He settles the childless woman in her home as a happy mother of children. —Psalm 113:9

January 12, 2009

Food & Body: Common Sense Eating

It's not online yet, but the February issue of Real Simple has a fantastic article on changing your approach to food. Of course the article breaks it down into psychology and physiology and other sciency facts, but what it all boils down to is pretty fundamental: eat anything you want, in moderation, when you're hungry, and stop eating when you're not hungry anymore.

It seems so common sense that it should earn a resounding "NO DUH!" And yet it's such a difficult concept to employ in real life. So much so that last year TLC squeezed an entire series out of the principle. My mom and aunt were fanatical about that series and preached its lessons to me constantly--and I do mean constantly. Like, every single time I spoke to either of them, and then again later in the conversation, because they're both a wee tad on the forgetful side and tend to repeat themselves. A lot. But I love them, and I digress. I listened politely and then went on my merry way ignoring every bit of it. Not because I thought the advice wouldn't work, but because I was myself (and still am, on principle if not in practice) slightly fanatical about the Zone, which has built in portion control if you do it right. It's also all about keeping your blood-sugar steady and advocates eating on a regular schedule whether you feel hungry or not. So this principle was useless to me, or so I believed.

But I'm not so much a Zone eater anymore, mainly because all that lean protein is hella expensive these days, while all those "unfavorable" grains and pastas are both affordable and delicious. And also, my husband has become quite the talented gourmet, and he doesn't want his culinary adventures to be hindered by rules about what we're allowed to eat. And also also, I'm perfectly happy to let him do all the cooking.

So suddenly, with even my fat pants feeling tight and the number on the scales creeping dangerously close to Oprah's Fail Weight, "eat when you're hungry, eat slowly, and stop eating when you're not hungry anymore" sounds like pretty good advice. And it turns out, this isn't about tricking your stomach into thinking it's not hungry anymore, as I previously suspected. It's about re-training your brain to identify and honor the signals your body gives it regarding food and hunger, an ability I'm pretty sure my brain lost before my age reached double-digits. The only thing I think these sensible eating gurus are off-base about is the idea that you keep eating to satisfy your stomach. I don't know about you, but it's my taste buds that I worry more about keeping happy. I know when I'm full. But I also know that my taste buds will be very sad if I stop putting the delicious flavor of the moment in my mouth. And my taste buds are bossy and have a lot of influence over my will to stop eating.

But I'm going to start eating this way. I already started, last night, with an incredibly tasty--and incredibly huge--enchilada de mi esposo. I ate slowly, taking the time to relish each bite, and stopping to enjoy my drink in between. When the time came to stop, my taste buds put up a mild tantrum, but the promise of getting to enjoy the rest of the enchilada later, when I felt hungry again, calmed them down pretty quickly. And today, when I ate the rest of the enchilada for lunch, they were very, very happy. I'll have to be sure to remind them about that tonight, when they start whining once the time comes to put the rest of my dinner away for later.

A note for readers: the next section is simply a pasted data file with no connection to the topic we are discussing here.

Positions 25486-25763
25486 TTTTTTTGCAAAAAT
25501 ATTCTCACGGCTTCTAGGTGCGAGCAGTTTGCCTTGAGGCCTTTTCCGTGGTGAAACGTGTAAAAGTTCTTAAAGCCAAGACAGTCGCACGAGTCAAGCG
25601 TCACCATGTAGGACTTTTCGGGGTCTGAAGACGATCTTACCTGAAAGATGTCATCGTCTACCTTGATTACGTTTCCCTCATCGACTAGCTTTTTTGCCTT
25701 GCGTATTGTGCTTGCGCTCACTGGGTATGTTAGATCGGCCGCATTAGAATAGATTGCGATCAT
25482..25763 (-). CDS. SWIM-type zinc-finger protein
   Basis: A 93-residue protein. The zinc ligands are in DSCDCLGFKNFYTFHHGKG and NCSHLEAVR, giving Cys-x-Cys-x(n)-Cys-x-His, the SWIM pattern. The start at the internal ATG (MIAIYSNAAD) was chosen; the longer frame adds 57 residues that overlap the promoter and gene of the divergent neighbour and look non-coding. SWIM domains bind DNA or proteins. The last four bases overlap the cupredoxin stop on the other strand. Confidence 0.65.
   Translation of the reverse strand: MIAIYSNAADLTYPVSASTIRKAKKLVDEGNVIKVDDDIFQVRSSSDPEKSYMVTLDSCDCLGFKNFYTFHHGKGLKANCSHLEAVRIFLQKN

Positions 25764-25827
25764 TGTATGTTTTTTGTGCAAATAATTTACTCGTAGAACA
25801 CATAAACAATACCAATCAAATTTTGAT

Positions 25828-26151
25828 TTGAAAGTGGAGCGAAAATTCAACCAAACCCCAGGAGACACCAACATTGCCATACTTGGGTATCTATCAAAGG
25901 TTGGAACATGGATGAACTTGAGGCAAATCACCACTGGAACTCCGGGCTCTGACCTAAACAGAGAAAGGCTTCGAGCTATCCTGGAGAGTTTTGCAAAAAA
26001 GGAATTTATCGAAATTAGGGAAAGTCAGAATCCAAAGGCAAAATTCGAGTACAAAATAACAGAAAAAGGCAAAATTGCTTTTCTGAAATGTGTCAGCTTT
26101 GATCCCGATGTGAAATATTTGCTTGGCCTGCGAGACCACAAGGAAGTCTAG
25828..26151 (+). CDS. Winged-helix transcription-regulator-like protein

The Bumbles said...

I really like that magazine. And I agree with everything in their strategy except eating anything you want. I don't think it would be very effective eating nothing but fried and fatty foods every meal like I used to do. I have been following the Best Life Diet the last 2 years and lost 27 pounds in about 9 months. I do get to eat lots of treats but I also have learned to find things I like in other categories I used to avoid. Whatever you do, I have learned that diet and exercise go hand in hand - one or the other alone sadly isn't nearly as effective. That enchilada is making me hungry!

Valerie said...

It took me some time, but I have now trained myself to "save some for later". I could eat that entire Chipotle burrito or steak and baked potato at a restaurant, but it doesn't mean I have to. Letting myself fill up and saving the rest of my delicious treat for lunch the next day works for me too. Cost bonus: Every meal I order at a restaurant serves as the next day's lunch! Two meals for the price of one!

jeanjeanie said...

@The Bumbles - yeah, I definitely need to get myself back to the gym. My excuse for not going is that the lines are long in January and I'm waiting for some new running shoes I ordered to get here, but those excuses won't be valid much longer.

@Valerie - hey, gal! Haven't heard from you in a while! Man, I could EASILY keep eating something yummy long after I've reached full status, until I've cleaned my plate. Definitely not a healthy habit to have, and one I hope I can break. So far, so good...

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